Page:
The Office of Utilities Regulation (OUR) will review a proposal by the Jamaica Public Service Company (JPS) which could see residential customers paying 17 per cent more in electricity bills, after initially declining the request.
The increased rate request was first made in July 2019 but was rejected by the OUR a month later which said it had “material deficiencies including the absence of critical information and supporting documentation”, according to a release by the regulatory body.
“The proposed 4.69 per cent increase in the overall rate is explained by a change in the average non-fuel tariffs of approximately 17.53 per cent…”– The Office of Utilities Regulation
The JPS revised its application which was resubmitted on December 30, 2019 and accepted by the OUR on January 13, 2020 after a preliminary examination.
Included in the application is a request by the company to make an average revenue requirement of $62.1 billion (US$485.2 million) over the five-year review period.
If accepted, JPS customers will see an average increase of 4.69 per cent increase, subject to annual reviews. “The average impact will vary by customer class, as well as within customer class, depending on consumption and choice of tariff,” the OUR said adding that residential customers would experience the largest increase of 17.14 per cent with industrial and commercial customers getting a 14.06 per cent reduction.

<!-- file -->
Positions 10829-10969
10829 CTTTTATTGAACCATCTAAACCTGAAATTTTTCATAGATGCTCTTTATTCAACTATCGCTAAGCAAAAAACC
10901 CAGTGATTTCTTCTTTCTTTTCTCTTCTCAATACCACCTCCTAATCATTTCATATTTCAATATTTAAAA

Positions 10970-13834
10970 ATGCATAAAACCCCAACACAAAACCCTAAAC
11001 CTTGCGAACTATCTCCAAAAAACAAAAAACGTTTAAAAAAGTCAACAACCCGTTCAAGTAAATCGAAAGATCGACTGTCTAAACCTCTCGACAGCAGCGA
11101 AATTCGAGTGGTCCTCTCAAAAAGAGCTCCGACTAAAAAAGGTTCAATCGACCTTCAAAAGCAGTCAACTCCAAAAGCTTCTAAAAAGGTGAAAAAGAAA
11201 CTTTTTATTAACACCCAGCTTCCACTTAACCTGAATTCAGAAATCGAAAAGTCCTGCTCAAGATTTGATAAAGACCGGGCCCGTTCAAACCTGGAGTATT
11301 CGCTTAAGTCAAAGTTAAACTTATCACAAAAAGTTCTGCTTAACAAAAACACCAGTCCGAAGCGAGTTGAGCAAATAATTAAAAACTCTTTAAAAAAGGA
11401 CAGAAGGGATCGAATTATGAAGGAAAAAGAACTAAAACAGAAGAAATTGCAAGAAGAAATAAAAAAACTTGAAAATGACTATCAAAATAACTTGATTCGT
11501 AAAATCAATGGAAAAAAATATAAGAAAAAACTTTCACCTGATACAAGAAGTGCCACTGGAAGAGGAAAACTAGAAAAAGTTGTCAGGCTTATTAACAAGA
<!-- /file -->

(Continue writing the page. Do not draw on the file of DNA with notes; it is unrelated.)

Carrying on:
“The proposed 4.69 per cent increase in the overall rate is explained by a change in the average non-fuel tariffs of approximately 17.53 per cent, versus an expected reduction in the fuel tariffs of 6.10 per cent. The non-fuel tariff contribute to approximately 48 per cent of the bill. JPS has indicated that the increase in the non-fuel rate arises from the introduction of more efficient generation, the use of smart technology and other infrastructure investments. On the other hand, the expected reduction in fuel tariffs would be attributable to the commissioning of newer, more efficient generating plants.”
Additionally, JPS has requested an expansion of its residential structure from two to three consumption blocks and proposed that the government implement an electricity subsidy through the PATH subsidy. “The proposal is for the government to directly fund the gap between what is considered an acceptable level of expenditure that vulnerable households should spend on electricity, how much electricity that purchases, and the cost of the lifeline basket of service. The subsidy would be paid to eligible PATH beneficiaries in the form of vouchers to apply to electricity bills.”
The OUR now has 120 days to evaluate the 2019-24 Tariff Review Application and make its decision.